Average eggs per season: 4.

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The Yellow-rumped Warbler breeds in monogamous pairs. A neat cup made of twigs, bark strips, rootlets, and lined with grasses, hair, and feathers serves as a nest for the Yellow-rumped Warbler. The nest is placed on a horizontal branch near the trunk of a conifer tree 5 to 50 feet in height (the average height of the nest is 20 feet). The outside diameter of the nest is 7.6 to 8.9 cm.

Four to five cream eggs with brown spots are laid, and incubation lasts 12 to 13 days. The chicks are altricial and fledge 12-14 days after hatching. Two broods may be raised in a season (Stokes and Stokes 1996; Granlund 1999; Georgia Wildlife Website 2000).

Average time to hatching: 12 days.

Average eggs per season: 4.

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Molecular Biology and Genetics

Molecular Biology

Barcode data: Dendroica coronata

The following is a representative barcode sequence, the centroid of all available sequences for this species.


There are 34 barcode sequences available from BOLD and GenBank.

Below is a sequence of the barcode region Cytochrome oxidase subunit 1 (COI or COX1) from a member of the species.

See the BOLD taxonomy browser for more complete information about this specimen and other sequences.

NNNNNNNNNNNNNNNNNNNNNNNNNNNNNNNNNNNNNNNNNNNNNNNNNNNNNNNNNNNNNNNNNNNNNNNNNNNNNNCAACCCGGAGCCCTTCTGGGGGATGACCAAGTCTACAACGTAGTAGTCACGGCCCATGCTTTCGTAATAATTTTCTTTATAGTTATGCCGATTATAATCGGAGGATTTGGAAACTGACTAGTCCCCCTAATAATCGGAGCCCCAGACATAGCATTCCCACGAATAAACAACATAAGCTTCTGACTACTCCCACCATCATTCCTTCTCCTCCTAGCATCATCCACAGTTGAAGCAGGCGTAGGTACAGGCTGAACAGTATACCCCCCACTAGCTGGCAACCTAGCCCATGCCGGAGCCTCAGTCGACCTCGCAATCTTCTCCCTACACCTGGCCGGTATTTCCTCAATCCTCGGAGCAATCAACTTCATTACAACAGCAATTAATATGAAACCTCCTGCCCTTTCACAGTACCAAACCCCACTATTCGTTTGATCAGTCCTAATCACTGCAGTCCTTCTACTCCTTTCCCTTCCAGTTCTAGCTGCAGGAATCACAATGCTCCTCACAGACCGCAACCTCAACACTACATTCTTCGACCCTGCTGGAGGAGGAGACCCCGTCCTATACCAACACCTCTTCTGATTCTTCGGCCACCCAGAAGTCTACATCCTAATCCTC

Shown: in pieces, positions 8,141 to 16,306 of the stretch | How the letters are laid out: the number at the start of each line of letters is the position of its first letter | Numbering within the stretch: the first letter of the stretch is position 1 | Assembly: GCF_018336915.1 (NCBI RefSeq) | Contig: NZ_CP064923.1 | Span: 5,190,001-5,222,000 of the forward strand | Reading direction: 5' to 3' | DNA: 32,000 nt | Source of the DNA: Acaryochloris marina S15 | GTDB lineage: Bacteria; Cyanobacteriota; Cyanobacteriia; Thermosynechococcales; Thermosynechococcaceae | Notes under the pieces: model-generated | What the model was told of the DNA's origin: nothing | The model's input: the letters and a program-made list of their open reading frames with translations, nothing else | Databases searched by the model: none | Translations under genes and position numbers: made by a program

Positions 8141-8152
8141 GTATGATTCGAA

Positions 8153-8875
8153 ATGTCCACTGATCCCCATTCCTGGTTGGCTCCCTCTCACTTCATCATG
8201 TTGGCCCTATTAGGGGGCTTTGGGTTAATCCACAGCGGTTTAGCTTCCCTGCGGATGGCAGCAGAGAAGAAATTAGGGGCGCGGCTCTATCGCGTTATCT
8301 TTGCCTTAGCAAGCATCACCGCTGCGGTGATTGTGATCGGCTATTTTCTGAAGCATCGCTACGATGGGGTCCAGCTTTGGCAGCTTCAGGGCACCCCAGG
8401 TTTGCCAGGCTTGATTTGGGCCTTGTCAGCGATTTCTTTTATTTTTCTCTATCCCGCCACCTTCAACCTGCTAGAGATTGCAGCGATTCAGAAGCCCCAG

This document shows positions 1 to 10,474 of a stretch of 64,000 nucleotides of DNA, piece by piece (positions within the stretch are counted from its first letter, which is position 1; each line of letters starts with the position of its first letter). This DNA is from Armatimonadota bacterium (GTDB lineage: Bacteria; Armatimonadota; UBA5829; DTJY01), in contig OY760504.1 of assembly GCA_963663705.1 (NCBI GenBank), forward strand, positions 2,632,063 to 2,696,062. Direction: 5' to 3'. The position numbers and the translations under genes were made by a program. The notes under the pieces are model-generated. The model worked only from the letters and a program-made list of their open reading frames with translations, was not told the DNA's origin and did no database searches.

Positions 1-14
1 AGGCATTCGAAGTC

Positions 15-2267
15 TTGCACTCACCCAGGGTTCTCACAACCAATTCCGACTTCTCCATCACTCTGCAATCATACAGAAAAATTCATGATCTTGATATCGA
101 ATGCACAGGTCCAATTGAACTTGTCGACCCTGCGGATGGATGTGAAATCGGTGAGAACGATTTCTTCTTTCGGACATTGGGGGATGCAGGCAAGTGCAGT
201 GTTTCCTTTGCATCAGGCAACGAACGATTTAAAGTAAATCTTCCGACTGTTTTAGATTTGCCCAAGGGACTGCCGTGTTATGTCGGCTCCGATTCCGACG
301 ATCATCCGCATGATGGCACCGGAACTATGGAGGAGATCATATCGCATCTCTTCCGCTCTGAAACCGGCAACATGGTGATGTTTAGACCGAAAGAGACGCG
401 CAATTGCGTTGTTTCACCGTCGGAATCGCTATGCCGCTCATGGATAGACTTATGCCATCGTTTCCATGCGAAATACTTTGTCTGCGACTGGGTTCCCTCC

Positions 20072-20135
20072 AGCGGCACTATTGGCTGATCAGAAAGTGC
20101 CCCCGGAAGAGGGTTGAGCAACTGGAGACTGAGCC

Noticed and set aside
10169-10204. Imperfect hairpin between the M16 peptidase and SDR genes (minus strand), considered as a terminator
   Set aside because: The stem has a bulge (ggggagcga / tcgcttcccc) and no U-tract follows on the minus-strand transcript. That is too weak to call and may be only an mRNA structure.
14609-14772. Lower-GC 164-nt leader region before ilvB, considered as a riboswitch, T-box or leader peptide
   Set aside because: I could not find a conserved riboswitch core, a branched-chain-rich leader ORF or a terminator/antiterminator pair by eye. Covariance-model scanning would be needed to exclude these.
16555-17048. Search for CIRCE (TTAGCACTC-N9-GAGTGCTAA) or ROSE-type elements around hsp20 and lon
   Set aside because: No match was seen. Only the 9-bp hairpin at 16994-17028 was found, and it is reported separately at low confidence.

-- end --

Download FASTA File

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Statistics of barcoding coverage: Dendroica coronata

Barcode of Life Data Systems (BOLDS) Stats
Public Records: 34
Specimens with Barcodes: 37
Species With Barcodes: 1
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Conservation

Conservation Status

National NatureServe Conservation Status

Canada

Rounded National Status Rank: N5B - Secure

United States

Rounded National Status Rank: N5B,N5N : N5B: Secure - Breeding, N5N: Secure - Nonbreeding

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NatureServe Conservation Status

Rounded Global Status Rank: G5 - Secure

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IUCN Red List Assessment


Red List Category
LC
Least Concern

Red List Criteria

Version
3.1

Year Assessed
2012

Assessor/s
BirdLife International

Reviewer/s
Butchart, S. & Symes, A.

Contributor/s

Justification
This species has an extremely large range, and hence does not approach the thresholds for Vulnerable under the range size criterion (Extent of Occurrence <20,000 km2 combined with a declining or fluctuating range size, habitat extent/quality, or population size and a small number of locations or severe fragmentation). The population trend appears to be increasing, and hence the species does not approach the thresholds for Vulnerable under the population trend criterion (>30% decline over ten years or three generations). The population size is extremely large, and hence does not approach the thresholds for Vulnerable under the population size criterion (<10,000 mature individuals with a continuing decline estimated to be >10% in ten years or three generations, or with a specified population structure). For these reasons the species is evaluated as Least Concern.
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The Yellow-rumped Warbler is abundant throughout its range and is probably the most abundant of all warbler species. The Breeding Bird Survey and the Christmas Bird Count in the last 25 years have shown that populations of the Yellow-rumped Warbler are rising at around 2% (or less) per year (Stokes and Stokes 1996).

IUCN Red List of Threatened Species: least concern

US Migratory Bird Act: protected

US Federal List: no special status

CITES: no special status

State of Michigan List: no special status

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The Yellow-rumped Warbler is abundant throughout its range and is probably the most abundant of all warbler species. The Breeding Bird Survey and the Christmas Bird Count in the last 25 years have shown that populations of the Yellow-rumped Warbler are rising at around 2% (or less) per year (Stokes and Stokes 1996).